Approximately 500 businesses across Trinidad and Tobago closed their doors on Friday, part of a nationwide protest against violence against women, as murder victim Andrea Bharatt was laid to rest.
Bharatt, a 22-year-old court clerk, was kidnapped on January 29 and her decomposing body found on February 4. The murder sparked outrage across the twin-island republic where several protests and candlelight vigils have been held, and citizens have demanded justice for murdered and missing women.
Supermarkets, food outlets, legal firms, hardware stores, and automotive parts stores were among the hundreds of mostly small and medium-sized businesses that did not open.
Speaking at a meeting of his People’s National Movement (PNM) on Thursday night, Prime Minister Dr. Keith Rowley said this was a “season of great sadness”.
“I don’t feel good. This nation is hurting. This nation is mourning. This nation is a place where we are experiencing life that many have not experienced it before,” he said.
However, he acknowledged the outpouring of support for Bharatt’s family and the actions being taken by residents to show their solidarity with victims of crime.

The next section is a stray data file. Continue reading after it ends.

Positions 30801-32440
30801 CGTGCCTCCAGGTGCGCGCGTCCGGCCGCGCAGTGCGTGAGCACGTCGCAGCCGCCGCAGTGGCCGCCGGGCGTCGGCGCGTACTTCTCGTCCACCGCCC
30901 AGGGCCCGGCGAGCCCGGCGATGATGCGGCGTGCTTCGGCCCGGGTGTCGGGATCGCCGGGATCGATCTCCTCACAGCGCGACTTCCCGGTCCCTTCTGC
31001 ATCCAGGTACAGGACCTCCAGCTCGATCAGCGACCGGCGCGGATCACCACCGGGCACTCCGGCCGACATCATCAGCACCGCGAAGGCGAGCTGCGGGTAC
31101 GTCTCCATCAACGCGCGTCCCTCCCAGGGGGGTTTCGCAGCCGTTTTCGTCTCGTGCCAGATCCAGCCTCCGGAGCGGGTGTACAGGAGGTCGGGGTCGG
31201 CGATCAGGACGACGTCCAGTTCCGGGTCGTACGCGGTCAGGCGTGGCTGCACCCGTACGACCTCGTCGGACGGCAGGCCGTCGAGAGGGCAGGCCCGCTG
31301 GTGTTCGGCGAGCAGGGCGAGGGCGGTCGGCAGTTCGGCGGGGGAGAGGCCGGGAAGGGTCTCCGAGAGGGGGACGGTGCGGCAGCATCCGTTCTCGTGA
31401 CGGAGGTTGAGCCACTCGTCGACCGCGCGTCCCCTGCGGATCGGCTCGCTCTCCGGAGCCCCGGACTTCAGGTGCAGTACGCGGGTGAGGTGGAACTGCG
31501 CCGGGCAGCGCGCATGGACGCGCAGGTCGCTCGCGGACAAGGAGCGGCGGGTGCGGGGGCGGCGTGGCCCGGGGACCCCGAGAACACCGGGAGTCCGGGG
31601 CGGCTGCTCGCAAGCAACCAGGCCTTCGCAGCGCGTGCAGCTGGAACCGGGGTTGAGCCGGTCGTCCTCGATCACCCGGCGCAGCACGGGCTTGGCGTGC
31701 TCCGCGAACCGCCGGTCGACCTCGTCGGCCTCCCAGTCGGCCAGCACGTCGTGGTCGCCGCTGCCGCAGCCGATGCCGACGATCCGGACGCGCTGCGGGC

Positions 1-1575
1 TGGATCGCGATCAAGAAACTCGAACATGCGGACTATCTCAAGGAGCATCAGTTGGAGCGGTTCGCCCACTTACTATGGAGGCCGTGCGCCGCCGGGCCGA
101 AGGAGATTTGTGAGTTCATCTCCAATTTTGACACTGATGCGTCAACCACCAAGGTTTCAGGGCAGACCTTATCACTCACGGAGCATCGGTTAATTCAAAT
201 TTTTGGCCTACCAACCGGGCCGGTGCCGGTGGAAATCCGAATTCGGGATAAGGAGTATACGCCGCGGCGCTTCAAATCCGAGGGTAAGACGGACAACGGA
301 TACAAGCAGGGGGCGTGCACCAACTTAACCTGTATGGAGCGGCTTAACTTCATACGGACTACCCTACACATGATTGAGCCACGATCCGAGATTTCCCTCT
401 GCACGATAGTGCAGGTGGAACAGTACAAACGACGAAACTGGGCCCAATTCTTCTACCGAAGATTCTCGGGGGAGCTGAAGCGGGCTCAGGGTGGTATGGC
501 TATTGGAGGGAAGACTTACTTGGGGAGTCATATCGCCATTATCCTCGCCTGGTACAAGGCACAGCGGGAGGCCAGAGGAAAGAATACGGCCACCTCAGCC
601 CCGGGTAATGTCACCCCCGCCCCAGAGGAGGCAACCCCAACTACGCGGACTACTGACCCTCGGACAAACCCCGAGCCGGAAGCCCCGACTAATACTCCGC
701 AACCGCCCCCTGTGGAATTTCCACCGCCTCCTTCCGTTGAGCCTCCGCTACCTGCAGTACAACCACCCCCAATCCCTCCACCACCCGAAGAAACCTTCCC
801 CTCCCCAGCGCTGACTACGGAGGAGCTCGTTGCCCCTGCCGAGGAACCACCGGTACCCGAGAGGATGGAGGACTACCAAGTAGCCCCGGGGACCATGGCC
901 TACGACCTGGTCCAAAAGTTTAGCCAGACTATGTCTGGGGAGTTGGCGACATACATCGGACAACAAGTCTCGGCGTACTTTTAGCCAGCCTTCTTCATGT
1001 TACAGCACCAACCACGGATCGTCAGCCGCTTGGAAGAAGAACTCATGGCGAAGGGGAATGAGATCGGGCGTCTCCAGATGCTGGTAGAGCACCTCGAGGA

Rowley said this “coming together of our nation to say ‘enough is enough’ may be the first step in the right direction”.
“I am very sorry that it took another life for all of us to rise up like this… I am saying if we are rising up like this it means that when you know something about a criminal in this country, that same attitude will take you to tell the police whether it’s your neighbour or your family,” the Prime Minister added.
“Don’t tell me after you have this vigil and after you express this anger and you make those demands, that you will know where a gun is … a gun which the next time it barks would be another life and another news and another Andrea [and not speak up].”
As the funeral procession for Bharatt made its way to the Faith Assembly Church in Arima on Friday, hundreds of citizens lined the streets.
The young woman was remembered in music, word and via a video presentation of her life, during a funeral service that was streamed online.
On the same day Bharatt was laid to rest, a 24-year-old man charged with her murder appeared in court.
Negus George was denied bail when he appeared in court, along his common-law wife Giselle Hobson, who was charged with receiving stolen items.
Two other suspects in the case previously died in police custody.
Andrea Bharatt was last seen alive on January 29, when she and a friend got into a car with ‘H’ licence plates. Bharatt’s friend disembarked at her stop but Bharatt never made it home.
An autopsy done at the Forensic Science Centre on Monday was inconclusive but one privately done, subsequently, showed that Bharatt died as a result of blunt force trauma and internal haemorrhaging.